Packaging of pharmaceuticals and healthcare products-Springer US (1996)

Packaging of pharmaceuticals and healthcare products-Springer US (1996)

As was the case with Charles Ross's Packaging of  Pharmaceuticals published by the UK Institute of Packaging in 1975 it is assumed that the reader of this book already has a broad understanding of the basics of packaging. If not the Packaging  Users Handbook  and the Handbook  of Food Packaging are recommended.

The packaging needs of pharmaceuticals are different in degree only from those of other perishable products such as processed foods. Because the required action of a medication can be nullified by any deterioration in its active principles the protection required from its packaging is at least an order of magnitude greater than that needed by foods for example. Functional efficiency is therefore of prime importance.

Conversely the need for the packaging to 'sell' the medication is much less, hence the graphics required need only provide the right 'image' for the product  when presented for use in hospital or surgery . Even when on sale at the pharmacy the 'appeal ' required is that of providing hygiene and confidence more than anything else. Thus, the textual requirements are paramount including traceability (batch numbers, date-coding etc) in case of recall; while striking appearance to attract customer attention is in lower key. And with the increase in malicious tampering nowadays recall is more frequent.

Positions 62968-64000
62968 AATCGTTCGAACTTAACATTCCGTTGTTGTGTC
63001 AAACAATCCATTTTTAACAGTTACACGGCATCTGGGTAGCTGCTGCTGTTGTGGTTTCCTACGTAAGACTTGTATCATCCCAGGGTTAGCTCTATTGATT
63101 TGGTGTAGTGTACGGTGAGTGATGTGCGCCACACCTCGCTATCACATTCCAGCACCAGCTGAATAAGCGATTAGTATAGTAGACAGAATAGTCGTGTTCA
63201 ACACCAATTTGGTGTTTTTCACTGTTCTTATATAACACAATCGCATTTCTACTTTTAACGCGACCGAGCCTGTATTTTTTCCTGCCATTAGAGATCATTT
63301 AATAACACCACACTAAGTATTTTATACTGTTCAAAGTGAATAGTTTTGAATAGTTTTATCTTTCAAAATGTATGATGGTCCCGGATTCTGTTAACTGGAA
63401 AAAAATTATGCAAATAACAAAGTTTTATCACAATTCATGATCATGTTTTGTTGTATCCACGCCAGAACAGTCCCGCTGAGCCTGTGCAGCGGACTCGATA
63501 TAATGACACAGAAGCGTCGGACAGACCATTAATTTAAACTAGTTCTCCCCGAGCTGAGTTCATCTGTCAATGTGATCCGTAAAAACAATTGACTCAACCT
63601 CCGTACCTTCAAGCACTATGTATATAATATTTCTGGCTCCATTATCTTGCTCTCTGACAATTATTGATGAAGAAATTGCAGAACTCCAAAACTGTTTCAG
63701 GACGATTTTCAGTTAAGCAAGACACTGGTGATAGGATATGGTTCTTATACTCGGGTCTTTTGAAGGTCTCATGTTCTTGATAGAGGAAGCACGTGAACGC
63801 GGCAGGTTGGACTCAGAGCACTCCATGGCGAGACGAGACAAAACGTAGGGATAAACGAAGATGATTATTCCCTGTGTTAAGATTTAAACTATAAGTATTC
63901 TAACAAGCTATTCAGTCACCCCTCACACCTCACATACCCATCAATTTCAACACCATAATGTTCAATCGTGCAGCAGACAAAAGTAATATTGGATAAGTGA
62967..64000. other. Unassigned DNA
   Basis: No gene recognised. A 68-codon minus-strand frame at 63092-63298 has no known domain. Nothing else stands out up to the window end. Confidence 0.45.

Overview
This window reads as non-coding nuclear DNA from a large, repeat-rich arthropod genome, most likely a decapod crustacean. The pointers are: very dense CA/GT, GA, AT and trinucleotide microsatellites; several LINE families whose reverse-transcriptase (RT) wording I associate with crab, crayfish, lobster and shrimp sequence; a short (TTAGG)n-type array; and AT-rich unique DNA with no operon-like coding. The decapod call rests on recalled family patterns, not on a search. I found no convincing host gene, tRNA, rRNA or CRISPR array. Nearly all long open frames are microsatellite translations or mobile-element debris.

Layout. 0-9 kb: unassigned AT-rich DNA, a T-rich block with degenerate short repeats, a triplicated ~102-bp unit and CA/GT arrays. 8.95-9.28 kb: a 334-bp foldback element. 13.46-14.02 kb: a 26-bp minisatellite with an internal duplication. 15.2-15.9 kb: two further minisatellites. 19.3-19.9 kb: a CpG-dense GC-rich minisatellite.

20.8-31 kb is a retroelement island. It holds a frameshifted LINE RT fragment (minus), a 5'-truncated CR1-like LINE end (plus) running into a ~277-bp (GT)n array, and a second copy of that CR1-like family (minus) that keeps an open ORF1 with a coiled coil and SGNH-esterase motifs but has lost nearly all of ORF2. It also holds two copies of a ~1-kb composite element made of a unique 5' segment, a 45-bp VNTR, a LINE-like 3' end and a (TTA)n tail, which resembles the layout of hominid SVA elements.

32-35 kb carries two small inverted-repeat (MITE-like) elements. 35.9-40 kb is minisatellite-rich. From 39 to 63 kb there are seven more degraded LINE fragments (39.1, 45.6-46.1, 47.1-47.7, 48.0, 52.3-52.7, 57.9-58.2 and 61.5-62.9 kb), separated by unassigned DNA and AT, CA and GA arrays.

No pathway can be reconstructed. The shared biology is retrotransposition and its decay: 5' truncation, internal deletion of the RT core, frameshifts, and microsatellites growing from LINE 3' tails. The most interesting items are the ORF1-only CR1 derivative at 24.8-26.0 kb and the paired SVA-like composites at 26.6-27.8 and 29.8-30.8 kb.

Much of the  contents of  this book (Chapters 2, 3, 6 and parts of Chapters 1 and 4) update and revise Charles Ross's work but Chapters 5 and 7 are completely new as is the latter part of Chapter 1 and the Appendix to Chapter 4. We are indebted to Mike Robertston, Roy Evans and John Garbett respectively for their contributions.

Chapter 8 on child resistant packaging reflects the considerable changes over the last decade or so in the public attitude  to  the  problems  of medicines getting into the hands of very young children. It  should  be stressed that the child resistance of a package is defined as being such that 4 out of every 5 children of the test age group will be unable to open the package and get at the contents.  Hence  the  packaging  can only be a last line of defence and medicines should always be locked up out  of  reach of the young investigator.

Since the Tylenol case in 1982 the development of the (older, so-called) pilfer proof package (to discourage petty theft) into a packaging system which requires more sophisticated tools to interfere with the contents than previously needed has progressed rapidly but is still not satisfactory.  To educate the general public to recognise when someone has tampered with a package is very difficult. Chapter 9 gives the present state of the art.